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Trump delivers his news to newspaper reporters

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NEW YORK (AP) -- President Donald Trump went old school on Friday, calling reporters from The Washington Post and The New York Times to announce that he had ordered a bill to repeal and replace Obamacare pulled from consideration in the House when it became clear there weren't enough votes for passage.

One of those reporters - Robert Costa of the Post - tweeted news from the surprise phone call a minute after getting it while the president was still talking.

Trump's phone calls came amid a day of drama that played out on television screens leading up to an anticipated afternoon vote on one of the Republicans' enduring campaign promises, to get rid of the insurance law enacted by former President Barack Obama. Congress was debating the measure when it was taken back before a vote.

The calls to Costa and Maggie Haberman of the New York Times were surprising given the newspapers' aggressive coverage of the president. He has consistently derided their "fake news" and mocked the "failing" Times, which has been seeing an increase in subscriptions.

Costa wrote in a first-person piece posted on the Post's web site that when his cell phone rang at 3:31 p.m. EDT, he thought it was a reader complaint because it was a blocked number.

"Hello, Bob," came the president's voice. "So, we just pulled it."

Costa multi-tasked, interviewing Trump while posting several updates on Twitter.

"President Trump just called me, still on phone," he posted at 3:32. "'We just pulled it,' he tells me."

Costa, a national political reporter for the Post, tweeted a stream of updates: "I don't blame Paul, Trump tells me" and "What a convo. I'll type it up quick."

CNN ran a screen grab of Costa's Twitter feed, even though he's nominally a competitor: Costa also works as an NBC News analyst.

Before 5 p.m., he had posted a first-person account of the conversation under the headline: "Hello, Bob: President Trump called my cellphone to say that the health care bill was dead."

Haberman's first tweet came at 3:52 p.m.: "TRUMP tells me in interview this is now the Democrats' fault, and that he anticipates that when Obama 'explodes,' they will be ready to deal." She quickly corrected her typo, meaning Obamacare instead of Obama.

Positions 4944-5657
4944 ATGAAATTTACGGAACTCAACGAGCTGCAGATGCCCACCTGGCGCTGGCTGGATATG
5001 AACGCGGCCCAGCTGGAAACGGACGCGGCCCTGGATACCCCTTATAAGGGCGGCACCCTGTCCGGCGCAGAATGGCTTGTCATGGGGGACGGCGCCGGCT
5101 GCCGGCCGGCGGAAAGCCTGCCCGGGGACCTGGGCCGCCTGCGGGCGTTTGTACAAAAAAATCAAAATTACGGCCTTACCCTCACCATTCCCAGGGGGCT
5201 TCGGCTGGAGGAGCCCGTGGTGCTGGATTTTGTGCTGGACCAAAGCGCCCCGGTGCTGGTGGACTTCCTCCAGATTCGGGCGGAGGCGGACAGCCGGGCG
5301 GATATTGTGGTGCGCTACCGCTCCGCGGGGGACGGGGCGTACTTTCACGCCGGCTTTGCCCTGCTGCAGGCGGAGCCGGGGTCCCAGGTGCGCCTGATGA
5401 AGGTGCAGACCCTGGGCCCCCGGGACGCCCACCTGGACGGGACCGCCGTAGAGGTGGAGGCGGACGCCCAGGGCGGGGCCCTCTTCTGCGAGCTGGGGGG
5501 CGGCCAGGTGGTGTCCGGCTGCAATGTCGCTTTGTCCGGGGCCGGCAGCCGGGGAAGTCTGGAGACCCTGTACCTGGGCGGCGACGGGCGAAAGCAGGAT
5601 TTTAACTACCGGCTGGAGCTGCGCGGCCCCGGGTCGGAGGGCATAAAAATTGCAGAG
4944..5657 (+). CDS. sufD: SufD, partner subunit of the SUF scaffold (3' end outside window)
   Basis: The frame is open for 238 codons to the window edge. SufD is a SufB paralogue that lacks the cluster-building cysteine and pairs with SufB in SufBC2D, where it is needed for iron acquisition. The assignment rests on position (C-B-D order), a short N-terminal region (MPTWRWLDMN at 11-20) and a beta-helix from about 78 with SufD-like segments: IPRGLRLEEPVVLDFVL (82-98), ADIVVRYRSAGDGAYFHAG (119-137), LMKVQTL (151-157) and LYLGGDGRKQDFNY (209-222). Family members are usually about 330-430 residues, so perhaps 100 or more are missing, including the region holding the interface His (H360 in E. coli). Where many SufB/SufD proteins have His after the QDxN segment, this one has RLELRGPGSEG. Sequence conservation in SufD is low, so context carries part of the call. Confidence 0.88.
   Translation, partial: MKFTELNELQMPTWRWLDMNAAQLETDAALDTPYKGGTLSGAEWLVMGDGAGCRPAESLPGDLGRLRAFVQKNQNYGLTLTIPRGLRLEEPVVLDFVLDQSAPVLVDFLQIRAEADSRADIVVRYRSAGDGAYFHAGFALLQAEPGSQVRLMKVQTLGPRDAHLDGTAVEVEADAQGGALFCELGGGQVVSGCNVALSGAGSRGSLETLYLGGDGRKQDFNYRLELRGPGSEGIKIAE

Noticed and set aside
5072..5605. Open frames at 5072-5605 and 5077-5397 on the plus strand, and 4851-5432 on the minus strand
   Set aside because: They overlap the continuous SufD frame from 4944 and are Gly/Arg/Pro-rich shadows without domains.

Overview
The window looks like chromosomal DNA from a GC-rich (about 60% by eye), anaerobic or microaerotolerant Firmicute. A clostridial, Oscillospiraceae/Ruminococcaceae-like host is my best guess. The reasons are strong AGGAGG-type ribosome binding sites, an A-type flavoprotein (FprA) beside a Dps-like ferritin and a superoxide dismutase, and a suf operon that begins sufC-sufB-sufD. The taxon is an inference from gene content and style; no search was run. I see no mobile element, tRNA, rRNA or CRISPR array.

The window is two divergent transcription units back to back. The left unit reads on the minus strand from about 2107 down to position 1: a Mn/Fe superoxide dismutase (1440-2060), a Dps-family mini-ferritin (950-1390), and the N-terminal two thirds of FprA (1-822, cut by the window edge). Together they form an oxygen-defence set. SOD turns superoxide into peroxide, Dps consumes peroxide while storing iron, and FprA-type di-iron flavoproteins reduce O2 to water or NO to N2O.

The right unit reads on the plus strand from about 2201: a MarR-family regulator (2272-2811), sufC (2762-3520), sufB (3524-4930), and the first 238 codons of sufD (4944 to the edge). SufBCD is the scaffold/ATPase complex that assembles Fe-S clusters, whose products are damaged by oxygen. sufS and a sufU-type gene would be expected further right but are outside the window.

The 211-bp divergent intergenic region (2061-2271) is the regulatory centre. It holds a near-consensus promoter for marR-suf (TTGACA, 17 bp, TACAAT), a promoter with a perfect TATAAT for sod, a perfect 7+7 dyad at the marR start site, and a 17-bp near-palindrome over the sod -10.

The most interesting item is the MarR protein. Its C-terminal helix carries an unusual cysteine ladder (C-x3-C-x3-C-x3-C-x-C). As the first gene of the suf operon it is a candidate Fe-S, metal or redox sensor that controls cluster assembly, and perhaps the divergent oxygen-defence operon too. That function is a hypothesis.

She wrote on Twitter that Trump had shown uncharacteristic discipline in saying it was the Democrats who had let him down. Besides Twitter, a quote from her interview appeared in the Times' online coverage of the events. Trump spoke before cameras in the Oval Office about an hour after the phone conversations.

It wasn't Haberman's first phone interview with the president. She wrote a piece shortly after his inauguration about life in the White House.

Later, Haberman offered a Twitter observation about the president: "Trump is not going away this weekend. He was deeply disciplined in phone interviews. The big question is what happens now when he sits in the White House residence and watches television coverage of the bill's failure."

Based on the media coverage, it won't be an easy aftermath.

"Is there a sense of how ignominious this defeat is?" CNN's Jake Tapper asked correspondent Dana Bash, calling it an embarrassment for House Republicans and the White House.

"The president just suffered a terrible defeat," said MSNBC's Brian Williams.

Fox News Channel's Bret Baier said "the president took a hit today," and batted away colleague Eric Bolling's attempt to pin blame on House Speaker Paul Ryan and Congress, noting Trump had pushed hard for the bill.

"When you can't tell the elevator story about what's good about the bill for middle America," Baier said, "you've lost."

Associated Press 2017

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